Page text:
Mandriva Linux 2009.1 comes with a highly customised KDE 4.2.2 desktop.
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It doesn't happen often that all four principal BSD operating systems release new versions at the same time, but such was the constellation of stars last week that that's exactly what happened. New stable releases of FreeBSD 7.2, OpenBSD 4.5, NetBSD 5.0 and DragonFly BSD 2.2.1 were made available within days of each other, providing BSD enthusiasts with a very busy week of installing, testing and upgrading. We haven't seen any good reviews so far, but an interesting thread on Slashdot, prompted by a "Why NetBSD" question, gives a useful insight into the reasons for choosing to run the most portable operating system there is: "I believe NetBSD 5.0 is a major turn of tide. Compared to 4.0, this is definitely a new chapter. We here at $DAYJOB have made extensive evaluation of the NetBSD 5.0 pre-releases and it is looking very good indeed. Our internal benchmarks show that for our typical workload, performance of NetBSD is now comparable to that of Linux and FreeBSD. It is very likely that we will be rolling the next big-iron production line solely with NetBSD again." Disappointingly, NetBSD 5.0 still doesn't compare well with Linux when it comes to ease of use as a desktop operating system, but there is hope: "Admittedly, on the desktop, NetBSD is still more work than it should be. It's about the same as the other BSDs, and not so different from a basic Debian install, for example. There's a growing realization in the NetBSD community that 'making it easier' to get a functional modern desktop environment running is worthwhile."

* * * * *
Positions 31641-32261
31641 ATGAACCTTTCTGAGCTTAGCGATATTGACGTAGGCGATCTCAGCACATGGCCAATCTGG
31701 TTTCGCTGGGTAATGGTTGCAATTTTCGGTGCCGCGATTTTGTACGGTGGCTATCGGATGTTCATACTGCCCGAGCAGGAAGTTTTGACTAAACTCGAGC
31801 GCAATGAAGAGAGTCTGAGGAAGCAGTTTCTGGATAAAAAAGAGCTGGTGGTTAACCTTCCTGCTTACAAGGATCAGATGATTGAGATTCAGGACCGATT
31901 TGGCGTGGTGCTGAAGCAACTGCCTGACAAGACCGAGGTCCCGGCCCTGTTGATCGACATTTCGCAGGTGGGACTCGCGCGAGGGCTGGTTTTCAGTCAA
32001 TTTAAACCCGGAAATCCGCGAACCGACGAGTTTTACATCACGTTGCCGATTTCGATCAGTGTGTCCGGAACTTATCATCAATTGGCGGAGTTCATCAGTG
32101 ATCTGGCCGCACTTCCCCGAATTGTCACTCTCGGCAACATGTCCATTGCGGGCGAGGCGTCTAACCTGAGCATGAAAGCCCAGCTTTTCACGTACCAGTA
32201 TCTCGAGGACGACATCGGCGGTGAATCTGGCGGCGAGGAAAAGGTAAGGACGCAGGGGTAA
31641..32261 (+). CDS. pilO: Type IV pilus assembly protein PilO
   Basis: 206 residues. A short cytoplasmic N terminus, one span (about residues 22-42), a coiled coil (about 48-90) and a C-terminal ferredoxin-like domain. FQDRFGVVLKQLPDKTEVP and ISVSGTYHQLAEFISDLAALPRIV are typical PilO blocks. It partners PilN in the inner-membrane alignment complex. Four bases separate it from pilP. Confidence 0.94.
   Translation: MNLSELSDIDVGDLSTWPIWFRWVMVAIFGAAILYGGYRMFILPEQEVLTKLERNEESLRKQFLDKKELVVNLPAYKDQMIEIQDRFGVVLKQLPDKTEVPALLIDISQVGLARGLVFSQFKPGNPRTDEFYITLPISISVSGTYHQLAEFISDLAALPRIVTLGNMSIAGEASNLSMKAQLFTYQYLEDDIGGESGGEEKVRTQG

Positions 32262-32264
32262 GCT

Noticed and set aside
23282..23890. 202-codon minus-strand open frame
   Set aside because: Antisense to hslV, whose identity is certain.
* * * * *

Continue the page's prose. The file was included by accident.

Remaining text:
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The next release of openSUSE is a long way away, but that hasn't stopped the community from wanting the latest and greatest. openSUSE 11.1 KDE Reloaded is a re-spun image of the current 11.1 release, complete with an updated KDE 4.2.2 and all other packages, fixes included. Community Manager Joe Brockmeirer writes: "This is an installable live CD that features the KDE 4.2.2 packages from the openSUSE Build Service repository. The live CD was created by Stephan Binner, and is useful for people who want to test out KDE 4.2 and users who are doing new installs and want the most recent openSUSE updates straight out of the box." Although not an official release, it does provide users with an easy way to install an up-to-date openSUSE system, thanks to their Online Build service. This announcement also served as a reminder for those tracking the unofficial KDE4 repositories that they must change to the newly created KDE:42 repo as the other will soon start receiving experimental builds of KDE 4.3.